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MGH Hotline 11.05.10 Following a welcome and brief remarks by MGH President Peter L. Slavin, MD, Ann Thorndike, MD, MPH, of the MGH General Medicine Unit and Cardiac Prevention Center, highlighted research on the Be Fit and Choose Well/Eat Well program

MGH leadership meeting highlights Be Fit, the bicentennial and United Way

05/Nov/2010

BICENTENNIAL LEGACY: In honor of the MGH bicentennial, the hospital established the MGH Bicentennial Scholars program.

MGH and MGPO managers and supervisors at the Oct. 27 leadership meeting in the Bulfinch Tent heard updates on research results from the Be Fit and Choose Well/Eat Well programs, the MGH's upcoming bicentennial and the United Way employee campaign.

Following a welcome and brief remarks by MGH President Peter L. Slavin, MD,  Ann Thorndike, MD, MPH, of the MGH General Medicine Unit and Cardiac Prevention Center,  highlighted research on the Be Fit and Choose Well/Eat Well programs. Thorndike and her staff initiated the Be Fit study in 2006, tracking participants' health information immediately following completion of the program and one year later. Employees generally lost weight and reduced their blood pressure and cholesterol during the program.  At the one-year follow-up, there were still small but significant health improvements. Employees also reported improvements in nutrition and exercise behaviors at the end of the program and at one year. In the Choose Well/Eat Well programs -- which label foods at MGH dining areas as green, yellow or red corresponding to healthy, not-so-healthy and unhealthy choices --foods are strategically located so that healthy options are more readily at hand than the unhealthy selections. This "choice architecture" has led to a significant change in customers' choosing
more healthy options.

Next, Peggy Slasman, senior vice president of Public Affairs, reminded attendees of the hospital's upcoming bicentennial in 2011. She introduced Lynn Dale, director of MGH Bicentennial Planning, who provided an overview of events and activities to commemorate the bicentennial.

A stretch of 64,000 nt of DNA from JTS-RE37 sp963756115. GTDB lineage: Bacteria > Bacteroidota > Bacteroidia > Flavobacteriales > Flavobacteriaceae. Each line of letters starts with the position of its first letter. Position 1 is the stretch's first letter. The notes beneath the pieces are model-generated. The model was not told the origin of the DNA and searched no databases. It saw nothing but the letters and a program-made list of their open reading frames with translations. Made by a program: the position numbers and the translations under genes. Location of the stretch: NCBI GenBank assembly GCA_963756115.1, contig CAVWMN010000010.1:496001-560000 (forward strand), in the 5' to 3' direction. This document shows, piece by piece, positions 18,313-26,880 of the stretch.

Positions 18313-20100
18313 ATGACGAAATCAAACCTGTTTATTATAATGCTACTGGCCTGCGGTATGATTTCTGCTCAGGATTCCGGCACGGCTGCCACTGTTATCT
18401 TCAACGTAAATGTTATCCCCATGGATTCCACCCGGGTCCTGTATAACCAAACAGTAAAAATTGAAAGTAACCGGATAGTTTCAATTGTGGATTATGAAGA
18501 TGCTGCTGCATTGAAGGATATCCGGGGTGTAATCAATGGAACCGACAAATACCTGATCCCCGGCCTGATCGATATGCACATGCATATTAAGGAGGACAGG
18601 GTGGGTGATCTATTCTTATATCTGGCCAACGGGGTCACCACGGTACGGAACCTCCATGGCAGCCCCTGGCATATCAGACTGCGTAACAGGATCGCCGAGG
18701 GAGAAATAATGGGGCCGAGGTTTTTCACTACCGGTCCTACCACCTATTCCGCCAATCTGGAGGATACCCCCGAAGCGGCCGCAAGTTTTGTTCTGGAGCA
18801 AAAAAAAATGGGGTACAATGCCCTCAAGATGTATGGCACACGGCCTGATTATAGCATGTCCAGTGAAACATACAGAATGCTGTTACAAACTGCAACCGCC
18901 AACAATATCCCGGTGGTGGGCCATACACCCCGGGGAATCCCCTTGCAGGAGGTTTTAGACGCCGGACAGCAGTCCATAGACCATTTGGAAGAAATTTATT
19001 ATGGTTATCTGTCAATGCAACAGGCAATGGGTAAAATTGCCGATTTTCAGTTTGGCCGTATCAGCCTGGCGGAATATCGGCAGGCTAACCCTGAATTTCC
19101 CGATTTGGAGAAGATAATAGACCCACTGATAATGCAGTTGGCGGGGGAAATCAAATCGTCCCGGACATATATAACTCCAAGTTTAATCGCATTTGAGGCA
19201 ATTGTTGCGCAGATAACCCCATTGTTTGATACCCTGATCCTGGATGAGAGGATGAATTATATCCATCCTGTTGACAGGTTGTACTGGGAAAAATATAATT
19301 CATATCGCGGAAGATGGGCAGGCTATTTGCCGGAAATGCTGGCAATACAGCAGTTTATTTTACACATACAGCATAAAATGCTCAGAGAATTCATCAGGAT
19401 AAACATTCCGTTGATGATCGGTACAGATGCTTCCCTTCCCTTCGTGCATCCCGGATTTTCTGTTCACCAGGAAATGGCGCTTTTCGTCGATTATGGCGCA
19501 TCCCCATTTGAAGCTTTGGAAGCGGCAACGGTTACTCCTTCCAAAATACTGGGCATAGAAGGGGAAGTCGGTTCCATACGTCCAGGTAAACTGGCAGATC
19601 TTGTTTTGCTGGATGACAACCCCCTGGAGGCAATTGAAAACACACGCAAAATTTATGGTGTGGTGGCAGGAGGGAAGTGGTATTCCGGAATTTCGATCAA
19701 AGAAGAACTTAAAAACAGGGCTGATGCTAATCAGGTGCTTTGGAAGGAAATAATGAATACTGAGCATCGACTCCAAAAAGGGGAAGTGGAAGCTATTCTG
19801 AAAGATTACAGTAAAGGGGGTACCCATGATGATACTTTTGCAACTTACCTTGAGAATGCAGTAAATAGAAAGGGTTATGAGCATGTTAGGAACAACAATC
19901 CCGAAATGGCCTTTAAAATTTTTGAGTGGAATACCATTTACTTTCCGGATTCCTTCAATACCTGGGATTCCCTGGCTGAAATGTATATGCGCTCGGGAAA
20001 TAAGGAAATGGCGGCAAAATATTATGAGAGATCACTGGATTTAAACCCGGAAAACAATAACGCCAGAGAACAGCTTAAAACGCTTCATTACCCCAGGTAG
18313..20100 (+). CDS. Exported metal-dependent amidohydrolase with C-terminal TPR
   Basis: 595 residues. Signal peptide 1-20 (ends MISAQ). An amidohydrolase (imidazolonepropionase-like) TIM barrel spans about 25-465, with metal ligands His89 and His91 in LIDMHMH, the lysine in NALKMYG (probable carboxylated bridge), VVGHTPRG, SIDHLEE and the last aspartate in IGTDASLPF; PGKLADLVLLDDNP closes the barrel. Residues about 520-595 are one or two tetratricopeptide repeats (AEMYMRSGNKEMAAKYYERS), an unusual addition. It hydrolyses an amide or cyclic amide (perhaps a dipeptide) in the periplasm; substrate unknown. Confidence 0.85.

Several upcoming events that pay tribute to the MGH's rich past and build excitement for the future include the renewal of the hospital's charter at the State House in February and the opening of an MGH museum in late 2011. Dale encouraged all hospital departments to incorporate the bicentennial theme into their departmental events throughout the celebratory year. Other approaching highlights are a new MGH website homepage, which will launch Jan. 1, the announcement of the "bicentennial babies," a new in-house MGH200-TV channel that will broadcast MGH history programming around the clock, and the sale of bicentennial merchandise at the MGH gift shops. Employees also can look forward to the springtime release of a new MGH history book, "Something in the Ether:  A Bicentennial History of Massachusetts General Hospital 1811 to 2011," by Webster Bull and Martha Bull. Following her presentation, Dale introduced Webster Bull, who read an excerpt from the book.

In honor of the hospital's 200 years, the MGH has established a legacy gift through the MGH Center for Community Health Improvement (CCHI). Joan Quinlan, executive director of the CCHI, explained that the gift not only perpetuates the hospital's heritage of serving its community, but it also focuses on the community's youth, who represent the future. For more than 20 years, the hospital has worked with Boston high school students interested in health careers, offering them hands-on experience and mentoring from MGH employees.  Approximately 70 percent of these high school participants are accepted to college, but many have a difficult time completing their degrees. To help them reach their higher learning goals, the MGH has committed $1 million to the "MGH Bicentennial Scholars," a program for students currently in the MGH high school program who will graduate in 2012.  By providing students with mentors, connections to resources such as tutoring and counseling, peer support and financial aid assistance, the program aims to help this group enter, remain in and graduate from college. Students are eligible for scholarships of up to $5,000 for each of the four years they are in college, as long as they complete their academic requirements.

The last presentation was from MGH United Way employee campaign co-chairs Deborah Washington, RN, PhD(c), director of the MGH Diversity Program for Patient Care Services, and Elizabeth Mort, MD, vice president of the MGH/MGPO Center for Quality and Safety.  They provided an overview of this year's campaign, which features the tagline, "Upholding a 200-Year Promise to Our Neighbors." The campaign runs from Nov. 8 through 19 and will include many of the same highlights as recent years --such as the rolling rally, United Way specialty items at the MGH eateries and raffle prizes. More information about the campaign is available in United Way article and at www.massgeneral.org/unitedway.

Following the meeting, MGH managers and supervisors enjoyed the Annual Manager and Supervisor Appreciation luncheon in the Bulfinch Tent.

 

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